Not only did this jump into whiteness deprive post-ethnics of all sorts of traditional comforts and ethnic-based networks of affection and meaning, it also stripped them of ethnic identity itself, something that had long served as a source of cohesion and rootedness in the larger, peripatetic society.

In her 1990 book, Ethnic Options, Harvard political scientist Mary Waters argues that being American doesn’t give people that sense of belonging to one large family, “the way that being French does for people in France. In America, rather than conjuring up an image of nationhood to meet this desire, ethnic images are called forth.”

It therefore stands to reason that moving beyond ethnicity into whiteness can lead to a greater sense of individual isolation and loneliness. In her fieldwork, Waters found that many post-ethnic whites often long for the sense of “specialness” and intimacy that being “none of the above” can’t provide.

That longing prompts many to grasp for new ways to connect. In 1972, historian and journalist Thomas C. Wheeler warned that, stripped of embracing ethnic identities, Americans reel off “endlessly on fads” and in “search of life-styles.”

More recently, however, the emptiness of whiteness is not only eroding the social contract but also encouraging people to embrace the abstract certainties of rigid ideologies. Like newly minted atheists who search for all-encompassing worldviews to replace the religions they’ve left behind, atomized post-ethnics substitute political causes for the bakery and social clubs their grandparents once enjoyed.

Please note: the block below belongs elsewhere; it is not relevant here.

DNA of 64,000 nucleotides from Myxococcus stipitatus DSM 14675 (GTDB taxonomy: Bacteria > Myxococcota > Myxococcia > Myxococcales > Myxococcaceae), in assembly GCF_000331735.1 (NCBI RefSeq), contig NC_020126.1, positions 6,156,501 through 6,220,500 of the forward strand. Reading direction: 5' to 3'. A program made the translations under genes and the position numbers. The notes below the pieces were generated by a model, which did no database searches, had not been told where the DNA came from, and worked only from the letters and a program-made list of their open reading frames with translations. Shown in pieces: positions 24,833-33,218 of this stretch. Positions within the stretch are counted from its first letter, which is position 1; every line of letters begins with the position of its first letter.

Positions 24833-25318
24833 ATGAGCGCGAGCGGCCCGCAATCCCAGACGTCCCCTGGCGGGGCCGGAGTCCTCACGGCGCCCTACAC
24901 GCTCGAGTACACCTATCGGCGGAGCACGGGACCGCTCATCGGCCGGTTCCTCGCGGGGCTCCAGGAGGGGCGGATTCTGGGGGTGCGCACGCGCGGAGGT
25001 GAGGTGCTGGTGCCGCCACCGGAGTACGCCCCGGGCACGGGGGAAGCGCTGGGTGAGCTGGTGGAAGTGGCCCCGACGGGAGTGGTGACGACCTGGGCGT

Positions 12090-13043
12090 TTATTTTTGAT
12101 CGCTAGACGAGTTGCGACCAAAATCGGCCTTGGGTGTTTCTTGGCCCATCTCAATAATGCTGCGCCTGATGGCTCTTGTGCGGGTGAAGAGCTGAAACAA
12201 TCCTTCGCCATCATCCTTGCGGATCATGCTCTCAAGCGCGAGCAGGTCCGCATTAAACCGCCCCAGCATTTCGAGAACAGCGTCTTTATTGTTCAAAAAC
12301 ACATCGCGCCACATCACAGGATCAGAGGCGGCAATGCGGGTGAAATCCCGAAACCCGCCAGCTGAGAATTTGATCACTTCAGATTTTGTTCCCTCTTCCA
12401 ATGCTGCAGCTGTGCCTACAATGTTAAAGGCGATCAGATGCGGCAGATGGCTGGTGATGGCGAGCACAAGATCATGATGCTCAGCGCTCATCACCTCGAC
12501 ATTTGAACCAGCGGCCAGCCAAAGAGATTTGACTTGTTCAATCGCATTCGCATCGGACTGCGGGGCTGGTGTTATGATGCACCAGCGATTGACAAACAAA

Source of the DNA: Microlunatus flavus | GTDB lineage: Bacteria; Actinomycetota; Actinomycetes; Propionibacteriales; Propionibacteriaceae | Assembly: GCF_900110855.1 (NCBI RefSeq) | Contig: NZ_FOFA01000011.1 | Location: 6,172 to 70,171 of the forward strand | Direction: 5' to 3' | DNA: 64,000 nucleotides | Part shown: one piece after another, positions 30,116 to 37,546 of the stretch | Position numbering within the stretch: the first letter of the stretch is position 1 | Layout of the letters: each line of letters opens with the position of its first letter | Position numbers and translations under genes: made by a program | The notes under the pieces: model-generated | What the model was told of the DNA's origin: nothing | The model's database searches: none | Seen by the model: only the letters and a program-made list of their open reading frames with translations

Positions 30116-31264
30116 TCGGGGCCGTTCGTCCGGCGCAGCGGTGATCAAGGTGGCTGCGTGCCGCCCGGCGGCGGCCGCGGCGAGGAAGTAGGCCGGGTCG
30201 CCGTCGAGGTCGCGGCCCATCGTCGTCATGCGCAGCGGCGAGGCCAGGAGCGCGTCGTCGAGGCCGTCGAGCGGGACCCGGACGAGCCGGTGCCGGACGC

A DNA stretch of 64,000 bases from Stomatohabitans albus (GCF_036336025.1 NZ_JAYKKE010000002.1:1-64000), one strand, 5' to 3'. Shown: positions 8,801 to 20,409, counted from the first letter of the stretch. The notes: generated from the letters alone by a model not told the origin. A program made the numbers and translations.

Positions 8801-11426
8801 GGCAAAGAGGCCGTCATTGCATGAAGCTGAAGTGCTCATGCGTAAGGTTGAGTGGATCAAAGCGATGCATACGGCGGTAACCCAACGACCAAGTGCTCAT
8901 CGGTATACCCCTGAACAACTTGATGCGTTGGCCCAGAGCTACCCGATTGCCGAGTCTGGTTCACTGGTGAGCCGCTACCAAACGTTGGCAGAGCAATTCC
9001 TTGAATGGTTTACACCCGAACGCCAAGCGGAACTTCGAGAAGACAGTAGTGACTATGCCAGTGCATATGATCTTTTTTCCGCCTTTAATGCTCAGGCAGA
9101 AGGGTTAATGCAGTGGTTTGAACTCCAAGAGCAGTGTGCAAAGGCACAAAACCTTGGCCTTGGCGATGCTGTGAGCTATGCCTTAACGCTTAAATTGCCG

Recent headlines on infant demographics contained more than a hint of alarmism. Implicit in the story was the belief that changes in the racial makeup of the country would pose a challenge to the nation’s values, identity, and heritage. But race in America has always said more about what people are not than what they are.

On some level, whiteness can only be understood as an anti-heritage, a privileged enclave whose price of entry has been checking one’s past at the gate. The end of whiteness as a majority category doesn’t mean the country is relinquishing something. Quite the contrary, we will literally be losing nothing.

(Gregory Rodriguez is founding director of Zócalo Public Square and executive director of the Center for Social Cohesion at Arizona State University. Zocalo Public Square … where this article was first posted … is a living magazine that connects people to ideas and each other. A must visit.) Photo credit:   Dean Terry.   
-cw

Tags: minorities, majority, Whites, Latinos, African Americans, Blacks, Asians, American demographics, race, ethnicity, US, American births







CityWatch
Vol 10 Issue 43
Pub: May 29, 2012